It's highly recommended by many people to take a lesson. I'm in agreement with this. Admittedly, I was stubborn, cheap, and dumb enough to teach myself. This was a frustrating process, had many bumps and bruises, and was risky to all those within my crash radius. Even though I eventually figured it out, I wasted time, energy, and money. The money wasn't wasted on an injury. It was wasted on buying expensive lift tickets that I wasn't able to utilize to the fullest. (I do think the view is worth it though!)
I eventually had to unlearn bad habits and reorient myself to the style of riding that fit me best. I enjoyed the relearning much more than the initial undertaking. I worked with an experienced instructor that helped me identify the movement patterns I had that lead to sloppy maneuvers. The instruction and cuing made an immediate impact on my skills and ability. I still find it useful to take a lesson every season to get a new perspective, practice a different challenge, and meet great instructors. It's a day I commit to myself and to the sport, and it gives me back way more than I put in.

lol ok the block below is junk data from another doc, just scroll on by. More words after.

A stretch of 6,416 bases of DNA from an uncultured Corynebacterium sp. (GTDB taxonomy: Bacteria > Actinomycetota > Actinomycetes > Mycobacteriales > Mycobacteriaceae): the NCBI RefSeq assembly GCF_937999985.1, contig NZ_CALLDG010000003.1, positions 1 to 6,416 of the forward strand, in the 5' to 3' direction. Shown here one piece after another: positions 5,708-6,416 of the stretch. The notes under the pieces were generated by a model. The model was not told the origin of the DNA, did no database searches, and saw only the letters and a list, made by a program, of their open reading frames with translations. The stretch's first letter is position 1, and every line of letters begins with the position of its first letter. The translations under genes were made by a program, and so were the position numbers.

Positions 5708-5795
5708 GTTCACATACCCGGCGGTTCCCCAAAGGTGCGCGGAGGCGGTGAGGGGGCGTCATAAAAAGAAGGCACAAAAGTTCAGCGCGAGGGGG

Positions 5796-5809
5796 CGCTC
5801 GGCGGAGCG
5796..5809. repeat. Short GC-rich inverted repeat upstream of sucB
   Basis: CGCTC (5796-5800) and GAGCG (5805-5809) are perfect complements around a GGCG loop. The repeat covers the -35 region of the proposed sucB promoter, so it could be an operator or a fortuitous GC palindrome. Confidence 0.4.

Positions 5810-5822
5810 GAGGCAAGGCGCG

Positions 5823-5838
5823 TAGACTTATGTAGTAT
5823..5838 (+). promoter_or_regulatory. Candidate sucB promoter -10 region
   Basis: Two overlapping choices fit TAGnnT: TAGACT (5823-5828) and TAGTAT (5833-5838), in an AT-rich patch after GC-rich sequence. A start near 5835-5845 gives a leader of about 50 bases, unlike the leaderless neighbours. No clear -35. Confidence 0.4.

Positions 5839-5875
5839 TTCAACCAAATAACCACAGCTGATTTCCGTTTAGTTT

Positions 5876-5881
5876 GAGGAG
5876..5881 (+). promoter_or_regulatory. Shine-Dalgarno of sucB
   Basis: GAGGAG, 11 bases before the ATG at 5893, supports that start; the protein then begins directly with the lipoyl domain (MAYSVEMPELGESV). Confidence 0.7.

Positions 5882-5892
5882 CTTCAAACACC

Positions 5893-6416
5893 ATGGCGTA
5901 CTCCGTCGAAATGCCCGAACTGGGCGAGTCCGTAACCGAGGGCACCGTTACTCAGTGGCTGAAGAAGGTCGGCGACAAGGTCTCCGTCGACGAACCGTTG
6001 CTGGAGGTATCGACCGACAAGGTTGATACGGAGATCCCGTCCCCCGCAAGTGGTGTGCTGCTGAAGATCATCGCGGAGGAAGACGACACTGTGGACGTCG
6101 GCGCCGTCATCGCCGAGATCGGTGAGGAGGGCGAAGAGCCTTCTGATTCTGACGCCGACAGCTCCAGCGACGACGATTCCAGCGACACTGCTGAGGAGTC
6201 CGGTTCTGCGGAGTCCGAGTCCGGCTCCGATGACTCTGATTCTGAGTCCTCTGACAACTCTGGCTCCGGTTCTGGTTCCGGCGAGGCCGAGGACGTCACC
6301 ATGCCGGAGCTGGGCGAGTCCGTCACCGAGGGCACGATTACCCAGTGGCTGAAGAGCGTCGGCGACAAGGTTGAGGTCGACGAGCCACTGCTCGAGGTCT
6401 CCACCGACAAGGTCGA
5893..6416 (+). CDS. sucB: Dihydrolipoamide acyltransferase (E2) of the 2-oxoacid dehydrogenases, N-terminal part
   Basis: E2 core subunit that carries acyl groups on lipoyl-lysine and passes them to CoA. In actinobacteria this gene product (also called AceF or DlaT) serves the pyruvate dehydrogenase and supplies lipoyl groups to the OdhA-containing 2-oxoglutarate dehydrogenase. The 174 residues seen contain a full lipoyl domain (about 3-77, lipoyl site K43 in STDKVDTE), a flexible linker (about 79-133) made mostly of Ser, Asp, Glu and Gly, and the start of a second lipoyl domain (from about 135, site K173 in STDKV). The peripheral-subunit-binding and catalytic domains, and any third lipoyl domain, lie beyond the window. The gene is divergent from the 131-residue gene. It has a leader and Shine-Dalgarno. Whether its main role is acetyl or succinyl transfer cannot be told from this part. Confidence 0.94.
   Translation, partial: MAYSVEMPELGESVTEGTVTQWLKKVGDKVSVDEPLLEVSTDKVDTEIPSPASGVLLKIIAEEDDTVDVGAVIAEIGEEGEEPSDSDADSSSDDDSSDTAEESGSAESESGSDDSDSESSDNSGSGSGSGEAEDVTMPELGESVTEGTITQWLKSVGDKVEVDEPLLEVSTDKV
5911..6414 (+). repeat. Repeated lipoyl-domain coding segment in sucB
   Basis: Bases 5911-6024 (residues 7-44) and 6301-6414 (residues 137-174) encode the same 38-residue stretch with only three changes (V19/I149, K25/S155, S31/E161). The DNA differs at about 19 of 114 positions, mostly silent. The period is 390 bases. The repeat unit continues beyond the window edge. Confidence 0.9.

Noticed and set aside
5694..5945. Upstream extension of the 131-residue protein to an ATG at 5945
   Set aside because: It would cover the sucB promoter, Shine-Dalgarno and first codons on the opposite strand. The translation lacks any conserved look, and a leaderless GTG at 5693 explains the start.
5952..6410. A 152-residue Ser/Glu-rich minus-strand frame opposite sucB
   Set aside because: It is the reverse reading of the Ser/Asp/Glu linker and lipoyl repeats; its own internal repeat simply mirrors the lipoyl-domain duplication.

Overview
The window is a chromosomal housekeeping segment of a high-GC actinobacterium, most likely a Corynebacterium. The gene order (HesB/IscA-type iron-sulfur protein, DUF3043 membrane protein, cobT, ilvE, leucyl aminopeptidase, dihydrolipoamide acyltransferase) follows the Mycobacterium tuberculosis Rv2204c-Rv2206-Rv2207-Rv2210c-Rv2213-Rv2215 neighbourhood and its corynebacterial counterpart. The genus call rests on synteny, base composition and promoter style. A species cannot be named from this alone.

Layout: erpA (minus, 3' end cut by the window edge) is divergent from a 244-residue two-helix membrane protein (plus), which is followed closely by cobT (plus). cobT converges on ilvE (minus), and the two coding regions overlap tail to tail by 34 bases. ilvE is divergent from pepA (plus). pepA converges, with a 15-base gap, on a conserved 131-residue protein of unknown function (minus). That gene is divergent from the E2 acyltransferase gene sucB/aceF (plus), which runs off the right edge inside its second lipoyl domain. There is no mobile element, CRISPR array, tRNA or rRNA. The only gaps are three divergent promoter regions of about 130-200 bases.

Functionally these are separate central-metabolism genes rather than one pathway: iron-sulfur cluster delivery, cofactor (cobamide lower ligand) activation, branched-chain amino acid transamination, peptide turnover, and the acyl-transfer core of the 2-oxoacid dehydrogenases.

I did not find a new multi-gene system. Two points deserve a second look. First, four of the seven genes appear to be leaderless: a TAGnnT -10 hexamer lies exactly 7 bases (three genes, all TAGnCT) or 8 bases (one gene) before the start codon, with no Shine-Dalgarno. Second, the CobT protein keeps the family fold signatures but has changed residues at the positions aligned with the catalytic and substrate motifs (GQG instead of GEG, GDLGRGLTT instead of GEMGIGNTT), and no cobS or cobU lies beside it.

It's also highly recommended that you get into snowboard shape. You don't need to be an extreme athlete, but you need to be conditioned to respond, balance, sustain, and tumble. Your ability to react appropriately, find and maintain your balance, keep working, and take a fall dramatically increase your chance of success. Much of this conditioning can be done at home and with minimal equipment. Also, this doesn't matter if you are a first timer or an experienced rider. Getting into snowboard shape requires a unique skill set that we don't practice in most of our daily activity, so committing time before the season starts helps you get into mid-season form faster. Every sport has a pre-season, and snowboarding is no different.